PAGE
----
Keren Kayemet L'Israel invites nation's youth to celebrate Tu B'Shvat

Monday's gathering was within the framework of a week of Tu B'Shvat oriented activities that included the planting of trees in the Lahav Forest in the southern part of the country.

President Reuven Rivlin with three generations of artichokes growers (photo credit: Mark Neiman/GPO)
President Reuven Rivlin with three generations of artichokes growers
(photo credit: Mark Neiman/GPO)
No organization is more associated with Tu B'Shvat, the new year for trees, than Keren Kayemet L'Israel or the Jewish National Fund as it's known in English.
If you say JNF to senior citizens who remember the early years of the state or or even the years before that, it conjures up an image of the Blue Box into which Jews living in other countries placed a coin on Friday just before Sabbath candle lighting.
The accumulated monies from Blue Boxes around the Jewish world was used to purchase property in the Land of Israel, to drain the swamps and to plant trees.
If you say JNF to a visiting dignitary, it means planting yet another tree in a grove named for the visitor's country, or in the Grove of Nations at Yad Kennedy in Jerusalem or in  the Trees of Peace grove just below Yad Vashem.
For many dignitaries, it is the first time that they have ever planted a tree, and it is a very personal, meaningful and even emotional experience.
But if you say Keren Kayemet to people living in Israel it can mean a myriad of things from building a new community to leadership training and informal education which offers a variety of programs for youth.
On Monday of this week, which coincided with Tu B'Shvat, KKL-JNF placed its focus on youth and at a ceremony at the President's Residence distributed certificates of excellence to outstanding young people from all over the country including those with special needs, as well as to members of the Druze and Bedouin communities.  There were also enough youngsters of Ethiopian background to guarantee that they were not there for token appearance, but because they deserved to be there in recognition of their leadership abilities, their community service and their promotion of Zionist values.
Among the special needs boys and girls were blind, deaf, Downes Syndrome, and those with various other disabilities that placed them in wheelchairs.
But everyone fitted in with everyone else because one of the key principles in KKL-JNF's informal education programs is acceptance of and respect for the other, coupled with integration.
The informal education programs are conducted with different youth groups such as the Scouts, Bnei Akiva, pre-military schools, Civilian National Service and others.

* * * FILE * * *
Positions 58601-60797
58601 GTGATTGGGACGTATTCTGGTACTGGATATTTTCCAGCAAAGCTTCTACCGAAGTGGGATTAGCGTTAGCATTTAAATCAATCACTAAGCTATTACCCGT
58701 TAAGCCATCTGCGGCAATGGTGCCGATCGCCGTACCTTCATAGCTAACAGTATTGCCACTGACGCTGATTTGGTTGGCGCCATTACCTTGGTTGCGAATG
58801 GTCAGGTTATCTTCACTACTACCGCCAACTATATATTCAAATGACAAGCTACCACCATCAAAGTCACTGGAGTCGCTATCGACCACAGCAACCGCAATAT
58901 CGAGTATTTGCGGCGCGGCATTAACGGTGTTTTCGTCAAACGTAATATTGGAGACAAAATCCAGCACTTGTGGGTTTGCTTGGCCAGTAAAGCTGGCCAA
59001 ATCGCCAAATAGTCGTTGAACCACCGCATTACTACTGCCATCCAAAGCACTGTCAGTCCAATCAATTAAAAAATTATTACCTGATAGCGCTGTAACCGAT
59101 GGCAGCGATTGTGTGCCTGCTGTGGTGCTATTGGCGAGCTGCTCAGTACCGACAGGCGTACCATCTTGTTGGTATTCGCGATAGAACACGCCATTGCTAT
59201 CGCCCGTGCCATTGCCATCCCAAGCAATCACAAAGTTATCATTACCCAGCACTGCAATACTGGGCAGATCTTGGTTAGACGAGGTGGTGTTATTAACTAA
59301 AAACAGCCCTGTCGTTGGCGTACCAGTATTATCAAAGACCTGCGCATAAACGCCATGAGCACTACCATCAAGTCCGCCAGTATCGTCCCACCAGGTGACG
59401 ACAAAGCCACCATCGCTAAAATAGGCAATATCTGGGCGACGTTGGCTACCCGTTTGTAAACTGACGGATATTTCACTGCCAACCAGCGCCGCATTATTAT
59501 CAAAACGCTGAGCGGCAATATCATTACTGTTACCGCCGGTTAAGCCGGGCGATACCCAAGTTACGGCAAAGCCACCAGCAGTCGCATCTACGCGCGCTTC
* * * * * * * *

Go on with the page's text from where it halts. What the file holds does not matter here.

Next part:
Monday's gathering was within the framework of a week of Tu B'Shvat oriented activities that included the planting of trees in the Lahav Forest in the southern part of the country.
Looking out at the demographic diversity in front of him Rivlin said that it was heart-warming to see so many youth who are potential leaders of the future.
Noting that well over a century had passed since  the concept of the Zionist vision had become the mission of contemporary Jewry, Rvlin said that the JNF  had been established in 1901 by delegates to the Fifth Zionist Congress in Basel. The original purpose was to purchase and develop land in what was then Palestine under the rule of the Ottoman Empire.
The needs of the young country caused KKL-JNF to adapt accordingly and to broaden its horizons
While it still fosters a love of nature, the organization encourages service in the IDF, the inclusion of people with special needs at all levels of society, reduces social gaps and promotes equality. Taking these and other values collectively, Rivlin termed them "the highest level of Zionism."
As land on which to build becomes increasingly scarce, KKL-JNF will be creating fewer communities in the future than it did in the past , but according to KKL-JNF World Chairman Daniel Atar, KKL-JNF  is determined to boost the populations of both the Negev and the Galilee, which he said will each become the cyber hubs of the Middle East.  The goal for 2040 is to have a million residents in the Negev and half a million in the Galilee.
To prepare for this , the organization is now introducing training in technological subjects so that today's youth  can be tomorrow's leaders in cyber and other technologies. "We invest a lot in giving youth the tools with which to spread their wings and move forward," he said.
He was also pleased by the growing numbers of young people who are taking responsibility not only for their own futures, but for the future of the nation.
KKL-JNF will be among the major players at the 38th World Zionist Congress scheduled to be held in Jerusalem in October this year.
In addition to hosting the KKL-JNF Rivlin in a separate event on Monday also hosted three generations of farmers whose main produce is artichokes. The group was led by Noam Yakoba, who chairs the division of artichokes growers in the Plans Production and Marketing Board. Yakoba struck an emotional chord with Rivlin when he told him that artichokes had been planted in the presidential garden by Rivlin's late wife Nechama who was a very keen gardener, and who brought groups of school children to create their own gardening plots in the presidential compound.
Among the many people who planted trees on Monday was Prime Minister Benjamin Netanyahu who planted a tree in the Jordan Valley.